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Xu Zhiyong, January 1, 2020 This is the New Year’s message from a civil society leader who is, at this very moment, on the run to elude arrest by the Chinese authorities. A report on this new and ongoing wave of crackdown is forthcoming. — The Editors Enter 2020 in the march of history: another wave of crackdown against civil society is sweeping across China: NGO worker Cheng Yuan (程渊) in Changsha has been arrested; Pastor Wang Yi (王怡) in Chengdu was handed a heavy nine-year prison sentence; the last few days have seen the detentions of Ding Jiaxi (丁家喜), Zhang Zhongshun (张忠顺), Dai Zhenya (戴振亚), Li Yingjun (李英俊), Huang Zhiqiang (黄志强).   Where is China heading? Can it sail through the historical gorges and move […]
China Change Interviews - a view from the ground in an era of change
Reports
Analysis and Opinions
  • Yasuhiro Matsuda: Beijing Will Feel Secure Only When Hong Kong’s Freedoms Are Completely Crushed

    Yasuhiro Matsuda: Beijing Will Feel Secure Only When Hong Kong’s Freedoms Are Completely Crushed

    Yasuhiro Matsuda, December 13, 2019 China Change transcribed and translated parts of Yasuhiro Matsuda’s recent Chinese language interview with Radio Free Asia (here and here)for his sharp insights on Hong Kong and the structural political problems in Xi Jinping’s decision making. Subheadings added by China Change for easy reading.  — The Editors Beijing Will Feel Secure Only When Hong Kong’s …
  • Why We Should Not Condemn Violence by the Hong Kong Protesters

    Why We Should Not Condemn Violence by the Hong Kong Protesters

    Chu Chia-An, December 1, 2019 Some people think that if we hold the Hong Kong police to account in using violence, we must also place the same standards on the use of violence by the protesters. I oppose this argument, and my reasoning is as follows: Saying “both sides should be equally condemned” unfairly favors the police, and ignores the …
  • As Violence in Hong Kong Escalates, the Victim-Blamers Are Coming Out of the Woodwork

    As Violence in Hong Kong Escalates, the Victim-Blamers Are Coming Out of the Woodwork

    Chang Ping, November 15, 2019 Everyone knows that if the Hong Kong government and Beijing cannot offer an affirmative response to the protesters’ demands, and if the abuse of power by the police does not end, the conflicts will only escalate and result in more violence. However, the authorities are with full knowledge allowing Hong Kong to turn into a …
  • Wang Dan: The Cold War Has Not Ended

    Wang Dan: The Cold War Has Not Ended

    Wang Dan, November 4, 2019 In 1989, during the Chinese pro-democracy movement, 20-year-old Peking University student Wang Dan (王丹) became one of the most influential student leaders. Following the outbreak of the Tiananmen Massacre, he found himself at the top of the lists of 21 wanted criminals. He was arrested and sentenced to four years in prison on the charge …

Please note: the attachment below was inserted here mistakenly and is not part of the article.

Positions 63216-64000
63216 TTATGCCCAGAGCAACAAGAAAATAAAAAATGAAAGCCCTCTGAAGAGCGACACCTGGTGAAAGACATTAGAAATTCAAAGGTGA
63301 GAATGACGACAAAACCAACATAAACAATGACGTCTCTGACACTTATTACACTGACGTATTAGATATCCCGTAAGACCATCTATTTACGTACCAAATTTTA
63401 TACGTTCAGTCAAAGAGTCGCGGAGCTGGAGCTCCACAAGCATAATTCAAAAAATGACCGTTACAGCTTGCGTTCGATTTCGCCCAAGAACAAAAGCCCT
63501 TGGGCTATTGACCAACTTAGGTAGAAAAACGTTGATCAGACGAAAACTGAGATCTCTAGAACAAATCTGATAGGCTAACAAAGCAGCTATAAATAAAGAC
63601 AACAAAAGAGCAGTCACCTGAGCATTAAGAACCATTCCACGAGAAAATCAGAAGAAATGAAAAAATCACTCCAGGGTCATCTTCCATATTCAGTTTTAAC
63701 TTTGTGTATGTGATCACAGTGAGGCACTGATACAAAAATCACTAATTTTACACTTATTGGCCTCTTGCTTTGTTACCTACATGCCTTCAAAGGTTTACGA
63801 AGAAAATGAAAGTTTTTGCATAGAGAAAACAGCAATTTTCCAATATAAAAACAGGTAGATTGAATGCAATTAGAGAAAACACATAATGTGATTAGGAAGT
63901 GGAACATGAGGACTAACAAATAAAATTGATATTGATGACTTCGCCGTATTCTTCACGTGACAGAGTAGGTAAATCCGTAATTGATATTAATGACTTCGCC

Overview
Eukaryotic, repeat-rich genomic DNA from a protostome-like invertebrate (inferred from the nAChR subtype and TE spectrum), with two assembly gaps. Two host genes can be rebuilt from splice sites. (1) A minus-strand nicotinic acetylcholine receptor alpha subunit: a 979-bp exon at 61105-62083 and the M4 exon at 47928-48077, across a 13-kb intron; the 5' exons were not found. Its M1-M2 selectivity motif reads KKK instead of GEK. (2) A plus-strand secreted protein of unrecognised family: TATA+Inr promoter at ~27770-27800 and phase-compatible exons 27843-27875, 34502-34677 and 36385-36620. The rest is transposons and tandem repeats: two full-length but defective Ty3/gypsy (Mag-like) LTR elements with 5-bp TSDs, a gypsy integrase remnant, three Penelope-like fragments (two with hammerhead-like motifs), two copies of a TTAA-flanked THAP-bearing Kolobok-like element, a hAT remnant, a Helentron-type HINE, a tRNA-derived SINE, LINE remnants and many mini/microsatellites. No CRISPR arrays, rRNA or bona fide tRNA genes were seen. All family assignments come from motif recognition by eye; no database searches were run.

Interviews and profiles
  • Drive a Wedge Into CCP’s Iron Rule With Freedom of Speech — An Interview With Hu Ping

    Drive a Wedge Into CCP’s Iron Rule With Freedom of Speech — An Interview With Hu Ping

    This interview of Hu Ping discusses the writing of "On Freedom of Speech," a pamphlet he began writing in 1975 after returning from the countryside as sent-down youth, and the 1980 student elections at Peking University that happened at a time when China was making yet another sharp and tremulous turn in history.
  • Feminism and Social Change in China: an Interview With Lü Pin (Part 3 of 3)

    Feminism and Social Change in China: an Interview With Lü Pin (Part 3 of 3)

    In the final part of her interview, Lü Pin discusses the Feminist Five case, how the #MeToo movement caught on in China at a time when the feminist movement seemed to be fading, and the eventual shutdown of Feminist Voice. According to Lü Pin, while the feminist movement is facing an uncertain future, the repressive regime is far from claiming …
  • Feminism and Social Change in China: an Interview with Lü Pin (Part 2 of 3)

    Feminism and Social Change in China: an Interview with Lü Pin (Part 2 of 3)

    After leaving China Women News, Lü Pin began to work with women intellectuals pioneering women’s rights advocacy in the 1990s and 2000s. In 2009, Lü Pin founded ‘Feminist Voice.' Its sharp interpretation of women issues through a feminist lens attracted many young educated women. A small NGO called ‘One-yuan Commune’ was established in Beijing that quickly became a springboard for …
  • Feminism and Social Change in China: an Interview with Lü Pin (Part One of Three)

    Feminism and Social Change in China: an Interview with Lü Pin (Part One of Three)

    Since the 1990s, Lü Pin has been a pioneering advocate for women’s rights in China as well as a prolific writer on gender issues and a mentor to a group of activists known as the “young feminist activists.” In part one of our 3-part interview of her, Lü Pin traces her upbringing, the 1989 movement, her journalism career at China …
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